GOP lawmakers renew effort to suspend gas tax 

Will force Senate roll call vote Thursday 

REPUBLICAN STATE SENATORS plan to force a vote on a temporary suspension of the state gas tax on Thursday, despite failing in a similar effort in the House. Although they are unlikely to succeed in passing the policy, a roll call would force Democratic lawmakers who oppose the policy to take a vote that could be politically unpopular among constituents.  

Asked about the chance of success in suspending the gas tax, even Senate Minority Leader Bruce Tarr, a Gloucester Republican, did not sound optimistic. “The important thing is not about probabilities or odds, it’s about doing what’s right,” Tarr said at a press conference outside the State House. 

Since the Russian invasion of Ukraine, gas prices have skyrocketed nationally. In Massachusetts, the average gas price on Wednesday was $4.26, up from $3.56 a month ago and $2.77 this time last year, according to AAA. The state gas tax is 24 cents per gallon.  

When the House took up its version of a $1.6 billion supplemental budget bill earlier this month, Republican Rep. Peter Durant of Spencer introduced an amendment to temporarily suspend the state gas tax until the price of gas dips back below $3.70.  

But Rep. William Straus, a Mattapoisett Democrat who chairs the Transportation Committee, urged lawmakers to vote no because the gas tax money was already committed to a transportation trust fund, and rescinding that commitment would hurt the state’s bond rating. Straus said the gas tax money was “pledged by contract with bondholders” when the state borrowed money to fund transportation projects. “The people who review and rate bonds are very boring, serious people. They don’t like surprises and they especially don’t like it when borrowers go back on their word,” Straus said.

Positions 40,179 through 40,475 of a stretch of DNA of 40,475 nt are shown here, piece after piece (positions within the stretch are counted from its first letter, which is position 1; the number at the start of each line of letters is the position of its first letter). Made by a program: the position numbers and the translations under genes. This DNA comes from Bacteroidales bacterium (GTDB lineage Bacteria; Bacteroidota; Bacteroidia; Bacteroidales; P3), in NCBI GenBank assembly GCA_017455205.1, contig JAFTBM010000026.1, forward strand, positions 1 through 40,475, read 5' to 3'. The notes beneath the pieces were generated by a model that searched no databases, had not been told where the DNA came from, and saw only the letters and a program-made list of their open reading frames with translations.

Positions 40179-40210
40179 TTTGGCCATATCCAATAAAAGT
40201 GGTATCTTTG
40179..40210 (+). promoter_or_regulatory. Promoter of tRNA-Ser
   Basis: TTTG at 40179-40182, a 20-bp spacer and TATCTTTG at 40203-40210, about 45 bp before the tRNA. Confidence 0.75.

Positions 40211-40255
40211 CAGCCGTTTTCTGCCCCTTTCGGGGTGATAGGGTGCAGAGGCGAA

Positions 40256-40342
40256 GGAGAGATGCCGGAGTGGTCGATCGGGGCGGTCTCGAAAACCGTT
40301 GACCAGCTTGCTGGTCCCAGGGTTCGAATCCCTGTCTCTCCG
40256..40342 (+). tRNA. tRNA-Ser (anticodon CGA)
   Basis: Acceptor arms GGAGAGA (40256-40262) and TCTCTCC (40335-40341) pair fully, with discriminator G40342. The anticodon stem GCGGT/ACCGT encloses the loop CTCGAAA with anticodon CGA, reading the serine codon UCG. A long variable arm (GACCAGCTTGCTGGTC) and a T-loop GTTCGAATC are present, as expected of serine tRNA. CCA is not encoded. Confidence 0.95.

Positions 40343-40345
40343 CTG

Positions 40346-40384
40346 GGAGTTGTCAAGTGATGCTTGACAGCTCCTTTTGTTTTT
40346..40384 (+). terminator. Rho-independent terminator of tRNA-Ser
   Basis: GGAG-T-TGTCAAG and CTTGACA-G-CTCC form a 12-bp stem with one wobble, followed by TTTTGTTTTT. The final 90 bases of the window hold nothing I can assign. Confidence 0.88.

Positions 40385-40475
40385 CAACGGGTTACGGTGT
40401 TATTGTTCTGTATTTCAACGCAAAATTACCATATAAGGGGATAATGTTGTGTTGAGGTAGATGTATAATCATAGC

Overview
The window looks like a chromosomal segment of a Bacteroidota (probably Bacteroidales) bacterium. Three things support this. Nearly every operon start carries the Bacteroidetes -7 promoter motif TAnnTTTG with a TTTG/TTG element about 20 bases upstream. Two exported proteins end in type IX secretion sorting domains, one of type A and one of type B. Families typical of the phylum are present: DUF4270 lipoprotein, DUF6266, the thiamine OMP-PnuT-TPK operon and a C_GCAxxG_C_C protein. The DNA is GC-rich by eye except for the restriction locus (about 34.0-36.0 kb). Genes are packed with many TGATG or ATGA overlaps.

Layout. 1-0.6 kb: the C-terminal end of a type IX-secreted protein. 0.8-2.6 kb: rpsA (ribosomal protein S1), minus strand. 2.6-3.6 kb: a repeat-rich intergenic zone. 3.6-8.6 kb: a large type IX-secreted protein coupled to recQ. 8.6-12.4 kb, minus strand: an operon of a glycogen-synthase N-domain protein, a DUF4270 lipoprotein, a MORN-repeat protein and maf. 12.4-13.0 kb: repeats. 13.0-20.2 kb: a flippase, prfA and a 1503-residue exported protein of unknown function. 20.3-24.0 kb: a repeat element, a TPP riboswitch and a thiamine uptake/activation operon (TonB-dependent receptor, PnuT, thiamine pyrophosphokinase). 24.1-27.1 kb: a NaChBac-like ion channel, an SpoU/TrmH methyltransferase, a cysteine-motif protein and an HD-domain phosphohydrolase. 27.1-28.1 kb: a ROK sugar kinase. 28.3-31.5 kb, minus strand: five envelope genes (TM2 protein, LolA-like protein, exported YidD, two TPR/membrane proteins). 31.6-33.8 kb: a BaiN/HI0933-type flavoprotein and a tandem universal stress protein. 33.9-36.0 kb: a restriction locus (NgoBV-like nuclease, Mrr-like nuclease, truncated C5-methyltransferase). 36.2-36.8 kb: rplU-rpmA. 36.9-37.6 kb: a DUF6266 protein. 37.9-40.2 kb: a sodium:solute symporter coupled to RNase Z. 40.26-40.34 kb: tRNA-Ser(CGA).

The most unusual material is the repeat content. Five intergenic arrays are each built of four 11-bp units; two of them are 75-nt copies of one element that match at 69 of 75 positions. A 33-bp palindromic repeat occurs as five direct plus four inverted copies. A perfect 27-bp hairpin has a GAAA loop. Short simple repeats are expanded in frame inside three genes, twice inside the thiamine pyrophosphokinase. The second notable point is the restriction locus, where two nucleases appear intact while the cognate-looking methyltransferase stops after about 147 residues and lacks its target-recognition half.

Because no one requested a roll call vote, in which lawmakers must put their name to their vote, Durant’s amendment failed on a voice vote.  

Four House lawmakers attended Wednesday’s press conference. Asked why there was no House roll call, none stepped forward to answer, and Tarr said the House effort has “been in development,” and this “will not be the last opportunity to get relief in the House in a floor debate.”  

After the event, Rep. David DeCoste, a Norwell Republican, said he did not know why there was no roll call, but, “I think in the future next time, when and if this happens, there will be a request for a roll call. There’s a number of us who will make sure there is a request for a roll call.” 

Tarr said there will be a roll call request in the Senate. 

The amendment to the Senate version of the supplemental budget bill was filed by Sen. Ryan Fattman, a Sutton Republican, and would suspend the gas tax through Labor Day. Fattman said Maryland, which has a Democratic-led Legislature, passed a gas tax suspension, and Connecticut, which is Democratic-led, is voting on one. The Republican-led Georgia legislature has also suspended its gas tax, and New Hampshire, led by a Republican governor, is considering it. “This is a bipartisan issue done for the benefit of people we represent,” Fattman said. 

Tarr said the Senate amendment would avoid the concern about bond rating agencies by backfilling the expected $300 million to $400 million cost with surplus money. The state has collected tax revenues that are around $1.7 billion higher than anticipated this year, and Tarr said some of that money should go toward providing relief to consumers and business owners hurt by rising gas prices.